|M.Sc Student||Shani Gil|
|Subject||A Multidimensional Intergenerational Model for the|
Explanation of Young Male Novice Drivers` Driving
|Department||Department of Civil and Environmental Engineering||Supervisors||Professor Toledo Tomer|
|Full Professor Orit Taubman-Ben Ari|
|Full Thesis text|
It is well known that young novice drivers are involved in more crashes than any other age group during their first few years of driving. There have been many suggestions over the years in order to reduce the high rate of involvement by introducing mandatory driving lessons, accompanied driving, as well as in-vehicle data recorders. However, the driving behavior of young novice drivers is complex and thus understanding of the internal and external factors that impact them in a multidimensional model is highly necessary and important.
This study is based on a large-scale research conducted by Or Yarok on the first year of driving among male young drivers. Various goals of the original study were to examine how young drivers’ driving changes over the course of the first year of driving, how parents’ characteristics affect their offspring’s driving, and how are youngsters’ own personality and attitudes contribute to their own driving behavior. The original study examined 242 families, from which this study used data collected from fathers and sons who completed self-report questionnaires independently. Data were completed at three phases during the study: upon the issuing of a driving license (phase 1), six months from licensure (phase 2, including the accompanied driving period), twelve months after licensure (phase 3). The questionnaires included the multidimensional driving style inventory (MDSI), family adaptability and cohesion evaluation (FACES), family climate for road safety scale (FCRSS), and the driving costs and benefits questionnaire. Some of the questionnaires were completed in more than one phase during the study. This study examined the first time each questionnaire was answered by both the father and the son; the MDSI for both the father and the son from their points of view respectfully, and the rest of the questionnaires from the young drivers' point of view only.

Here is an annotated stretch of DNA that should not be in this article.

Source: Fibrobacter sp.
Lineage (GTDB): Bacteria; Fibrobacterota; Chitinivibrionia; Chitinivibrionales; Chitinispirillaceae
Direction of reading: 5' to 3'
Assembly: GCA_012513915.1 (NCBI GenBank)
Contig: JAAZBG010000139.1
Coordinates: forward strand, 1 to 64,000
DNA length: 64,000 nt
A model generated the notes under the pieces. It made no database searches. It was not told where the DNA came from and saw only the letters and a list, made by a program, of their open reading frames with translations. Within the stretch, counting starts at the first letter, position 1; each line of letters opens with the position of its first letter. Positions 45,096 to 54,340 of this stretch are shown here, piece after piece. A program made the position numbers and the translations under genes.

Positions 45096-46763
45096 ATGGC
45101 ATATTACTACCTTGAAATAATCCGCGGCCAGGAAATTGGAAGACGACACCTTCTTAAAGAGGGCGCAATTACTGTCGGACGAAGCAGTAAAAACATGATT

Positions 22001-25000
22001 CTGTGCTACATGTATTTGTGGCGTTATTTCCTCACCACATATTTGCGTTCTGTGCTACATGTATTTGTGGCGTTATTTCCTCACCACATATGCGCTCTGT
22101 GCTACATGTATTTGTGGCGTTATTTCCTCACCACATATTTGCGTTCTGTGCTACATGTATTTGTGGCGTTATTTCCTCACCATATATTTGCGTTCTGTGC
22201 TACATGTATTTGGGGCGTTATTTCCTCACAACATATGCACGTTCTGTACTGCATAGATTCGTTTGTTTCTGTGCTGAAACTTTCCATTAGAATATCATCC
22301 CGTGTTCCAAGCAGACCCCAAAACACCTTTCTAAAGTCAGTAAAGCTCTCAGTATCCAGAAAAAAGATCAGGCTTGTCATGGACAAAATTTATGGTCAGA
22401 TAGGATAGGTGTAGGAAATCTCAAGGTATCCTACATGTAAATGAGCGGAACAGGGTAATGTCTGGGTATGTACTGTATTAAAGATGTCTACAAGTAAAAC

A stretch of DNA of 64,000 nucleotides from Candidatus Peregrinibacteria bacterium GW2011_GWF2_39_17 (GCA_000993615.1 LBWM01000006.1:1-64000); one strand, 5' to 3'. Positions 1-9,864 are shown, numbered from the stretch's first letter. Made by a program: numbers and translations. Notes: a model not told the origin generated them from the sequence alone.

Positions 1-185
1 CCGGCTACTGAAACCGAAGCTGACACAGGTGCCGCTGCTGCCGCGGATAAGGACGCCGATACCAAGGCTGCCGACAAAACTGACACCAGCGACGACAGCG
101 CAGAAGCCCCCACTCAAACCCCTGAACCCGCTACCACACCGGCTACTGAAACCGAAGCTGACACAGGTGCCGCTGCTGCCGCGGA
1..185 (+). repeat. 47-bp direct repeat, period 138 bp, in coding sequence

Whereas most previous studies indicated direct relationships between driving styles and other factors: family relations, family climate for road safety, and costs and benefits of driving, the current study acknowledged the complexity of driving behavior and therefore a structural equation model was examined.
The results of the structural equation model found direct significant effects between the dimensions, as well as, significant indirect effects from the fathers' driving style and family relations through the mediators to the young drivers' driving style. The factors of noncommitment, messages and thrill were found to be the strongest mediators through the fathers' driving style and through the family relations to the driving style of the young novice driver.
In addition to the contribution of the systematic model, this study may have practical implications, informing interventions regarding the factors that should be focused on in order to prevent adolescents' involvement in car crashes.